By The Associated Press, undefined

The Latest on the Russia-Ukraine crisis:
VIENNA — Austrian Chancellor Karl Nehammer says his country has summoned the Russian ambassador to protest Moscow's breach of Ukraine's sovereignty.
Nehammer said Austria supports the EU's approach of imposing sanctions against Russia step by step, starting with a formal decision Tuesday afternoon by the bloc's foreign ministers.

"There is a variety of sanctions options that now need to be used in a targeted way because we have to assume that we haven't yet reached the peak of the escalation," he told reporters in Vienna.

Nehammer also assured Austrians that even if Russia were to stop delivering natural gas immediately, "the energy supply is secure."

Authorities in Vienna are also stepping up surveillance of potential cyberthreats to Austrian government institutions. The country's foreign ministry was targeted in a cyberattack two years ago that was traced to Russia.
ANKARA, Turkey — Turkish President Recep Tayyip Erdogan says Russia's decision to recognize two separatist regions in eastern Ukraine is "unacceptable" and is calling for a respect of international laws.

Speaking to Turkish journalists during a three-nation tour of Africa, Erdogan said the decision was a clear violation of Ukraine's political unity, sovereignty and territorial integrity.

"We consider this decision by Russia as being unacceptable," Erdogan said. "We reiterate our call to the parties to respect common sense and international law."
His comments were reported by Hurriyet newspaper and other media.
BELVOIR CASTLE, England — U.K. Defense Secretary Ben Wallace has warned of worrying signs that Russia has begun to move forces into Ukraine as he opened a conference of defense ministers from Baltic and North Atlantic states.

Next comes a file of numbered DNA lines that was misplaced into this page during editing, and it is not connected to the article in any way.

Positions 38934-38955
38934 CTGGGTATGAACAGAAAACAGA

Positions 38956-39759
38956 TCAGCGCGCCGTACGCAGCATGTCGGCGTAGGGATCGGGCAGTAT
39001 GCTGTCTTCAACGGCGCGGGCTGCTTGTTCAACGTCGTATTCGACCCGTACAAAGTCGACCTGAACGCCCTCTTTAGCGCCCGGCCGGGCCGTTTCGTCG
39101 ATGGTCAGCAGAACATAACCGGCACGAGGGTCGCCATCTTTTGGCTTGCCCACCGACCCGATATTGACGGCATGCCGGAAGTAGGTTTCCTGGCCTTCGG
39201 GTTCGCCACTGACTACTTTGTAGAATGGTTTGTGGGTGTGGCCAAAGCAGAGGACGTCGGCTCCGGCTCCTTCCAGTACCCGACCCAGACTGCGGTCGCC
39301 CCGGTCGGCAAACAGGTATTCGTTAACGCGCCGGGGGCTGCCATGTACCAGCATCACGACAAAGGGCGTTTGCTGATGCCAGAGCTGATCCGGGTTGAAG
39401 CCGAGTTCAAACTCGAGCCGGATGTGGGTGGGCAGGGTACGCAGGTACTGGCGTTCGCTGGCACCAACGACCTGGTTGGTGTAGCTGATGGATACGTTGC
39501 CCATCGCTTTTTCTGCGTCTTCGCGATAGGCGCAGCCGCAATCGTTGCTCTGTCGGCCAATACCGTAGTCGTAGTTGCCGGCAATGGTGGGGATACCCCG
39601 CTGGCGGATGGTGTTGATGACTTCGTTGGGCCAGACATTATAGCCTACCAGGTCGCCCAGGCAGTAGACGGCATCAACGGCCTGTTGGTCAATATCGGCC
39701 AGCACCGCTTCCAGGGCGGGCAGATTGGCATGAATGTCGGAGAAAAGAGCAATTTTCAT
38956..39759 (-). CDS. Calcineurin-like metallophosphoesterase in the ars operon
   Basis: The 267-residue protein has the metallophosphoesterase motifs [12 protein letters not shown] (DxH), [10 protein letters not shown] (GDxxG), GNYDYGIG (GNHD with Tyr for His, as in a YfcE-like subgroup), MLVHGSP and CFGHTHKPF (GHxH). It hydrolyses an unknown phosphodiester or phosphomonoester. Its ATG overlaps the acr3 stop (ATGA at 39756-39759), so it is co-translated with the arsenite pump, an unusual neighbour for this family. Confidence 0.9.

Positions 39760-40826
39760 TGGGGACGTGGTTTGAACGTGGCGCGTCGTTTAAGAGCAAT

Wallace issued the warning to a meeting of defense ministers from the nations of the Joint Expeditionary Force on Tuesday in Leicestershire, England, though he said reports of military equipment moving into Ukraine's Donbas region would need to be verified.

"Many of us were forewarning that President Putin already had an agenda – you heard that agenda in his speech last night,'' Wallace said, referring to Putin's decision to recognize two breakaway regions in eastern Ukraine. "This is a sovereign state which has now had some of its land effectively annexed from it."
SANAA, Yemen — Yemen's Houthi rebels have welcomed Russia's decision to recognize two separatist regions in southeast Ukraine.

Mohammed Ali al-Houthi, the head of the rebels' Supreme Revolutionary Committees, said late Monday that the Iranian-backed Houthis support the recognition of Donetsk and Luhansk as independent republics. He called for restraint to avoid sliding into a war.
The Houthis have been in war against a Saudi-led coalition since 2015, months after the rebels overran Yemen's capital, Sanaa, and ousted the internationally recognized government.
HELSINKI — The Baltic nations of Estonia, Latvia and Lithuania have strongly condemned Russia's decision to recognize the separatist regions of Luhansk and Donetsk as independent states.

Estonian President Alar Karis said that "Russia tore the Minsk agreements into pieces," referring to a 2015 peace deal. He said "this shows that Moscow's aim is to deepen the conflict, not to solve it."

In Baltic neighbor Latvia, President Egils Levits, Prime Minister Krisjanis Karins and the country's Parliament released a joint statement condemning Moscow's actions.
The statement said that "in a gross violation of international law, under a fabricated pretext, and by spreading false information, Russia seeks to induce a change in Ukraine's political leadership and foreign policy course by violent means."

Lithuania Prime Minister Ingrida Simonyte tweeted that Russia President Vladimir "Putin just put Kafka & Orwell to shame: no limits to dictator's imagination, no lows too low, no lies too blatant, no red lines too red to cross."

She added: "What we witnessed (Monday evening) might seem surreal for democratic world. But the way we respond will define us for the generations to come."